Susan Stemper weeds her plot in the Harpswell Community Garden. Stemper chairs the committee that oversees the garden and has grown vegetables there since 2017. (REBECCA NORDEN-BRIGHT PHOTO)

When Jane Covey began volunteering and growing at the Harpswell Community Garden around 2012, the garden saw persistent problems with drainage, water access and soil quality.

“The first season we tried to garden was a total disaster,” Covey said. “The garden had no electricity. We had very poor water, we had terrible soil, we had about every obstacle you could imagine.”

Judith Stanton, who also began gardening around 2012, had hoped to use the space at the Community Garden because her property on Bailey Island was too small to grow vegetables. Stanton remembered that in the early days, gardeners often had to bring their own water from home because the wells around the garden consistently ran dry. 

“It wasn’t the most ideal community garden,” Stanton said.

Despite its issues in the early days, the Harpswell Community Garden — created about 10 years ago as part of the Mitchell Field Master Plan — has grown and prospered with the help of volunteers and grants from local organizations such as the Harpswell Heritage Land Trust.

The Community Garden, at George J. Mitchell Field, contains 25 plots rented to gardeners on a yearly basis, as well as areas dedicated to the Common Good Garden, which grows food to donate locally. Last year, the Common Good Garden grew more than 1,600 pounds of produce for donation, of which 900 pounds were donated within Harpswell. The remainder was given to the Mid Coast Hunger Prevention Program in Brunswick.

Susan Stemper, chair of the volunteer committee that oversees the Community Garden, said that it serves as a valuable space for the community. Several times a summer, the garden hosts kids from the Harpswell Heritage Land Trust’s Nature Day Camp.

“The campers, when they come, are actually helping us tend the Common Good gardens,” Stemper said. “They’re helping us harvest for the programs to which we donate the food. And that is a great opportunity for kids who aren’t exposed to gardening to learn about organic gardening at a nice, comfortable level.”

The Community Garden’s “raison d’etre,” in Stemper’s view, is to provide a community of gardeners who can grow together and learn from each other. In the garden’s first couple of years, this community consisted of just a few Harpswell residents. Now, all 25 plots are rented out to 17 gardeners, many of whom are new this year.

“There’s a core group of gardeners that are there year after year and then a rotating group who come for a few years and then move on to whatever else,” Covey said.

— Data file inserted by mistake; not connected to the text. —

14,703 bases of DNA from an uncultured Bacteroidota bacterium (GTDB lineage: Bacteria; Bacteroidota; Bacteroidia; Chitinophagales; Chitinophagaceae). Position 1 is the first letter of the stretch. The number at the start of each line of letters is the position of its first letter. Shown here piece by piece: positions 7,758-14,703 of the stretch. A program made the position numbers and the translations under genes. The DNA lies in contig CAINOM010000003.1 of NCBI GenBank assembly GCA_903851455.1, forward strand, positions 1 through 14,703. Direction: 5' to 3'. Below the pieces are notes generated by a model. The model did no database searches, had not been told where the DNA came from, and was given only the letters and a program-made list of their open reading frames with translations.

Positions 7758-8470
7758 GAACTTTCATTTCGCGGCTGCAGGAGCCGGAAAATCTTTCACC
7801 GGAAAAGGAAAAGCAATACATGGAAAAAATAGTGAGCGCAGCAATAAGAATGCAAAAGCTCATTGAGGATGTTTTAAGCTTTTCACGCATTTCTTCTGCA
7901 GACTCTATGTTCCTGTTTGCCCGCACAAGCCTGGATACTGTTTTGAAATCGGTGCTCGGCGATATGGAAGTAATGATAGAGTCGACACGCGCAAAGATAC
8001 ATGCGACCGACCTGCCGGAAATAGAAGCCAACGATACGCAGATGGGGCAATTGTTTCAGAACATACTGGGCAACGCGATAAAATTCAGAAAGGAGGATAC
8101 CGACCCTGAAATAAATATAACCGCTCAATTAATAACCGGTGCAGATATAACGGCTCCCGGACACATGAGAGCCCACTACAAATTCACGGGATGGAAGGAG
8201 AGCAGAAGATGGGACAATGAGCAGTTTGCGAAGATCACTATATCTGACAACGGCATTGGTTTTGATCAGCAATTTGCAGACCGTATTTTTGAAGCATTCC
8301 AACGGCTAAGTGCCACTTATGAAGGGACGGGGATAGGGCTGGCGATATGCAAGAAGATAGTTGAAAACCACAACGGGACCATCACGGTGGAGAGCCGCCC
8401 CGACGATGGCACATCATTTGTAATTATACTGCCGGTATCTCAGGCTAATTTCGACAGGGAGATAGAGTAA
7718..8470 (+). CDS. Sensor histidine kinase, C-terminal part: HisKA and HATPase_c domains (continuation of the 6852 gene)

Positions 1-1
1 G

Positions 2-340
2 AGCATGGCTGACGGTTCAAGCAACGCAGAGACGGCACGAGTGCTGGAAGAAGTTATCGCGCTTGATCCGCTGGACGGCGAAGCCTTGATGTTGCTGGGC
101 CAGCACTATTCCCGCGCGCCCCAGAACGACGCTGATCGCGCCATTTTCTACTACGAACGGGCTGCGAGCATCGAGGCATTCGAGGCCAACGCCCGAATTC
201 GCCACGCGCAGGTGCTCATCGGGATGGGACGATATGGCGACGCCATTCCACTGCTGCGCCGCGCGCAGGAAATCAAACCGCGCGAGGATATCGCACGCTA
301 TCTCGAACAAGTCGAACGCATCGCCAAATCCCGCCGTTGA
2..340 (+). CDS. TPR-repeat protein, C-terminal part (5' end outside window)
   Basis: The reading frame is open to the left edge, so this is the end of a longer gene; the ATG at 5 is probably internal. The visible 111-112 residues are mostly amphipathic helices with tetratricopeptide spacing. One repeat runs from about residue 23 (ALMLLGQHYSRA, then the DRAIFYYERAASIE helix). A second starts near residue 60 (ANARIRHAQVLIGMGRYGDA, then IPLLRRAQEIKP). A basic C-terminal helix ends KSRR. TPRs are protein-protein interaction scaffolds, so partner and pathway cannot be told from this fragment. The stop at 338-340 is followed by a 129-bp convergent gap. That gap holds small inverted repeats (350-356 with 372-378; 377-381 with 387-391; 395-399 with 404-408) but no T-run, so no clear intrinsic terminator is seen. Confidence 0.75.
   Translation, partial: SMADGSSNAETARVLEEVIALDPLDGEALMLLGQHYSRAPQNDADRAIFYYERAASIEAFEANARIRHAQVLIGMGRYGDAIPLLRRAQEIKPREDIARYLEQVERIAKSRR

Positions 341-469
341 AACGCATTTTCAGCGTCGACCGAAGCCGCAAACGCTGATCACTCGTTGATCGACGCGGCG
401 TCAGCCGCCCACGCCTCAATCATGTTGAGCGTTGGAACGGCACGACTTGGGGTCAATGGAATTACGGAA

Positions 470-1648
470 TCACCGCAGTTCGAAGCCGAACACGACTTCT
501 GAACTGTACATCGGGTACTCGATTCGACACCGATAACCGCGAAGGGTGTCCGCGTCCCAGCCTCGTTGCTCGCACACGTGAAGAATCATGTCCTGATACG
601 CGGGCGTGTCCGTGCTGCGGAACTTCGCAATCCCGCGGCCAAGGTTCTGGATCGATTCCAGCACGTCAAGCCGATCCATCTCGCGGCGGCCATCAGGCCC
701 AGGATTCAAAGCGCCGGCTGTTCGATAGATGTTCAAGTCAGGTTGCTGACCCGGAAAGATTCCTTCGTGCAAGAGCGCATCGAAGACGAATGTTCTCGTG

A sign marks a plot for the Common Good Garden within the Harpswell Community Garden. Anyone with a plot in the Community Garden must contribute time to the Common Good Garden, which grows produce for donation. (REBECCA NORDEN-BRIGHT PHOTO)

As Harpswell’s population increases, so too does the number of gardeners in search of both a space to grow and a community that shares their passion.

“At least three of our new plot holders are new to Harpswell,” Stemper said. “The people who are moving to Harpswell are saying, ‘Hey, this is my community. I want to be part of it.'”

Like Stanton, most people who rent out plots lack suitable space or sunlight on their own property and thus rely on the space at Mitchell Field to grow their vegetables, flowers or herbs. Gardeners can tend their plots on their own time, but are required to dedicate time to general maintenance and tending the Common Good Garden.

For this purpose, the Community Garden organizes work days for volunteers, including those who do not rent out plots, to come together. Upcoming work days are July 13, Sept. 10 and 21, and Oct. 15 and 19, from 10 a.m. to 2 p.m. each day.

The work days “are great opportunities, not just for gardeners to meet their required service hours to the garden, but also for members of the community who maybe say, ‘I don’t need to garden there, but hey, they’re doing good stuff and I’d love to come help,'” Stemper said.

The committee, composed of five members, is largely dedicated to fundraising and pursuing grants to keep the garden afloat. The Land Trust is a major sponsor of the garden, contributing through the dedicated Harpswell School and Community Garden Fund.

Thanks to grants and donations, the garden finally solved its water and drainage issues, building raised beds and installing a solar-powered irrigation system that ensures gardeners have consistent access to water.

“The committee and the intrepid gardeners persevered, and now it’s a very productive place and personally I think it’s a real asset to the community,” Covey said. “It gives people — if they’re new or if they’re old to gardening — a place to come together and to not only grow what they want to grow but to learn from each other and share the experience.”

The Garden will host an open house on July 30 to bring the community together and celebrate 10 years of gardening. 

“I think for all community gardens, the biggest issue is: How do we revitalize year after year?” Covey said. “That’s what I hope for — that it goes on for the next 20, 30, 40 years.”